UAE telecom provider “du” (EITC) has over ten years’ experience dealing with multiple partners from various industries. Bundling everything together that those partners bring to the table means du can give its customers the best value for money and significantly improve processes, said du’s chief commercial officer, Fahad Al Hassawi, speaking to Telecom Review.

Read more: Partnerships benefit customers, says du CCO

Saudi Arabia is going through rapid transformation, according to Deemah AlYahya, CEO of Saudi Arabia’s National Digitization Unit (NDU), a government arm mandated to accelerate efforts to achieve Saudi Vision 2030 objectives, an initiative to diversify the kingdom’s economy away from oil dependence. This transformation, Ms. AlYahya said, will require collaboration, open data sharing and injecting innovation into citizens.

Read more: Saudi NDU CEO: 'We want to inject innovation into citizens'

At this year’s GITEX Technology Week in Dubai, communications infrastructure provider CommScope shared insights on how the company continues to redefine the market to meet the next wave of computing requirements. Telecom Review caught up with CommScope’s recently appointed VP of Sales, Service Providers, Middle East & Africa, Femi Oshiga, whose objective is to extend CommScope’s portfolio elements in all key markets in a sustainable manner.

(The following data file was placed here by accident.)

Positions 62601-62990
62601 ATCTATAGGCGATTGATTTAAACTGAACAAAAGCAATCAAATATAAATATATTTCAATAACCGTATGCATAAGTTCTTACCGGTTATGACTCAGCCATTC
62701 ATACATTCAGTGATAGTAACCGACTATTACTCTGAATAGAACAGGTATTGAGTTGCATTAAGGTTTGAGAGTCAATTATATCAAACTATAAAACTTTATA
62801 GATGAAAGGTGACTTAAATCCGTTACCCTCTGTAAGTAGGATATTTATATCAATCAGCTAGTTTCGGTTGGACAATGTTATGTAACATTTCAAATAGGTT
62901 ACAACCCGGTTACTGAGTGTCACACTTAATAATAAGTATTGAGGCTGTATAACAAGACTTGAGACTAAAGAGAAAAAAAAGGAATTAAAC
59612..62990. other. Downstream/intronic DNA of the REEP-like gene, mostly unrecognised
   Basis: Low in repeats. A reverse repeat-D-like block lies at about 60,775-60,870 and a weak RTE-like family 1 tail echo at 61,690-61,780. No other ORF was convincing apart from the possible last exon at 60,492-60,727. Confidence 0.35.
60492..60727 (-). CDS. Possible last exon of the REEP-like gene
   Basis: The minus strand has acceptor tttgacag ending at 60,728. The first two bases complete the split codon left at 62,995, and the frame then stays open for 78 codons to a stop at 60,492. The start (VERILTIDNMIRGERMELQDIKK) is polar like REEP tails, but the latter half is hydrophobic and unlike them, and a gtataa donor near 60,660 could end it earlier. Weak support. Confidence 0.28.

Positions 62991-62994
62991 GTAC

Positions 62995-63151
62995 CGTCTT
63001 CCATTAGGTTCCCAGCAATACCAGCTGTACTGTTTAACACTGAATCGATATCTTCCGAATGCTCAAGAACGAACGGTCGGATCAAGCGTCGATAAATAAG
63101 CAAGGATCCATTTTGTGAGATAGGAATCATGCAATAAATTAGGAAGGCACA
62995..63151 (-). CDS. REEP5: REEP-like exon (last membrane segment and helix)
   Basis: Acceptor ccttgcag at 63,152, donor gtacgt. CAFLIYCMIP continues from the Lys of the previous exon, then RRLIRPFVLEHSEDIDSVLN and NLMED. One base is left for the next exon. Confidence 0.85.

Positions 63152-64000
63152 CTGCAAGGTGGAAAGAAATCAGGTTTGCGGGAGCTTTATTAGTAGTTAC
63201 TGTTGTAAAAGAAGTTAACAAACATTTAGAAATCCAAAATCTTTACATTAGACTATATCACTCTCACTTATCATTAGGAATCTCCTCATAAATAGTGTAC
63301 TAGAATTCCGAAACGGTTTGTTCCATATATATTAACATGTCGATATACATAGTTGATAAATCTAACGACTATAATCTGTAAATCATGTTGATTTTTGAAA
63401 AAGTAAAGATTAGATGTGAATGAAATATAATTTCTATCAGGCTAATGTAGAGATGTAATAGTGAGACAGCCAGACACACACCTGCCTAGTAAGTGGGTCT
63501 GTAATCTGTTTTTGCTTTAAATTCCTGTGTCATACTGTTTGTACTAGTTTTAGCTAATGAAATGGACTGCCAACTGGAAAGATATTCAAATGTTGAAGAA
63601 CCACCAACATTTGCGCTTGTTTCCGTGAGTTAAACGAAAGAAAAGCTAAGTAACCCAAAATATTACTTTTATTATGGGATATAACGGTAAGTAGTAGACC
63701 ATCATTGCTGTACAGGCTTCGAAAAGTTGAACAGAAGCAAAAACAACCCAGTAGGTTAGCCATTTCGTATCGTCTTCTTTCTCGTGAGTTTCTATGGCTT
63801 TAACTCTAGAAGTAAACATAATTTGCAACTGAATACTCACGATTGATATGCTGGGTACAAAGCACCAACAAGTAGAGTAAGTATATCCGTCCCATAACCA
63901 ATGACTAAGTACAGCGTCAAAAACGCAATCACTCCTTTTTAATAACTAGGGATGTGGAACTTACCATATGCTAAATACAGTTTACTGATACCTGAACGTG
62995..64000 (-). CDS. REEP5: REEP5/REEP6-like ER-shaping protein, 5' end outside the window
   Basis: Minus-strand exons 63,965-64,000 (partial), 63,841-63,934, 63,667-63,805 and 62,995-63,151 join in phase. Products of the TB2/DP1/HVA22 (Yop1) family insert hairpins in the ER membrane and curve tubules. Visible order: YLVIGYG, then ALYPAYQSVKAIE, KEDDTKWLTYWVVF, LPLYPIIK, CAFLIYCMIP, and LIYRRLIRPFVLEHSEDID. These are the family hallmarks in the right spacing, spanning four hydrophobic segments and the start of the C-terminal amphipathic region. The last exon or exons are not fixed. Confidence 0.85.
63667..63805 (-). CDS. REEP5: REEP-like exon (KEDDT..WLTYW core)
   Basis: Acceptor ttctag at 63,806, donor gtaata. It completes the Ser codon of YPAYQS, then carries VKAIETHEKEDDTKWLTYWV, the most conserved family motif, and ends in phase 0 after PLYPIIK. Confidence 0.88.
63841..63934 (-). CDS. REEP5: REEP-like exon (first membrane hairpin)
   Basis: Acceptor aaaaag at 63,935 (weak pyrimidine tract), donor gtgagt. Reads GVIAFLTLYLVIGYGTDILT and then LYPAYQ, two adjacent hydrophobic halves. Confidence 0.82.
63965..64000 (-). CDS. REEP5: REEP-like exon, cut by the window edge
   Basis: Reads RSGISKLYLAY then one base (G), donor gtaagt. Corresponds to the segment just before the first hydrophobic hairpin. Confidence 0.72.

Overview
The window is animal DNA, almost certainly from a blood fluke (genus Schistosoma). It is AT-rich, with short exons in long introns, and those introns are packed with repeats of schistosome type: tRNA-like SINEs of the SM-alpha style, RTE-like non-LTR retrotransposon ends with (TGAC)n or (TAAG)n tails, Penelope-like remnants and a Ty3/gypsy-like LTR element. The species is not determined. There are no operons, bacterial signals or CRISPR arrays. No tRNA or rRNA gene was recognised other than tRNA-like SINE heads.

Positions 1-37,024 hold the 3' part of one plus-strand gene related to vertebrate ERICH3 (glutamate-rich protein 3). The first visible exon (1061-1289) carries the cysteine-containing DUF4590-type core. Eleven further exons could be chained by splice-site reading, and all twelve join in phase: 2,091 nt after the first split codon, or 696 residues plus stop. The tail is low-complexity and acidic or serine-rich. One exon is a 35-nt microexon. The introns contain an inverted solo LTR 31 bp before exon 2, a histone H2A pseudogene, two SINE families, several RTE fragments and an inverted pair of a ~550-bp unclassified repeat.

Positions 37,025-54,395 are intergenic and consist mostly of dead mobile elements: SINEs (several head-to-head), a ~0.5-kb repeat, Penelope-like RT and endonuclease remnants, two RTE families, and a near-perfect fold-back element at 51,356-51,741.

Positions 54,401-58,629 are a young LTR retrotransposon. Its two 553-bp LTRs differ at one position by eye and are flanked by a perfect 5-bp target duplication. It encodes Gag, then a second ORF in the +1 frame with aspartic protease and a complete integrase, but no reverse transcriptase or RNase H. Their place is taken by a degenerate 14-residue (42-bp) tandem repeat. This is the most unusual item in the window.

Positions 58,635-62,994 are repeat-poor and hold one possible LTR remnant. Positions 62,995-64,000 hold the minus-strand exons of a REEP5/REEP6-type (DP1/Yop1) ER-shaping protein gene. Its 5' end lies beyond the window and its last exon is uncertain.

Read more: CommScope: Laying the groundwork for 5G

Telecom Operators

Qatar's Ooredoo Group posted its Q2 financial results for 2017 showing a 12 percent fall in net profit to 513 million riyals (US$137) million from 583 million riyals the previous year. The results fell below SICO Bahrain and EFG Hermes forecasts of 642.81 million riyals and 529.3 million riyals, respectively.

Ooredoo's domestic market of Qatar remains its strongpoint, similar to Etisalat's strength in the UAE. The operator's overseas operations throughout the Middle East, Africa and Asia didn't perform as well due to foreign exchange losses and low earnings from Iraq (Asiacell).

Ooredoo'S Q2 revenue increased to 8.22 billion riyals from 8.03 billion, taking fist-half sales to 16.26 billion riyals, up 2 percent from 2016. The company's net profit fell 25 percent to 1.1 billion riyals. However, domestic results improved for Ooredoo in Qatar, where its half-year earnings before interest, taxes, depreciation and amortization (EBITDA) increased 4 percent to 2 billion riyals.

Parts of Iraq have been under control of militant group Islamic State, resulting in Ooredoo's subsidiary reporting EBITDA of 972 million riyals in the six months to June 30, down 3 percent from 2016, contributing to overall losses.

Ooredoo Kuwait - of which a majority is owned by Ooredoo Group, with operations in Algeria, Tunisia, the Maldives and the Palestinian Territories - has already reported a 14.29 percent increase in Q2 profit, according to Reuters.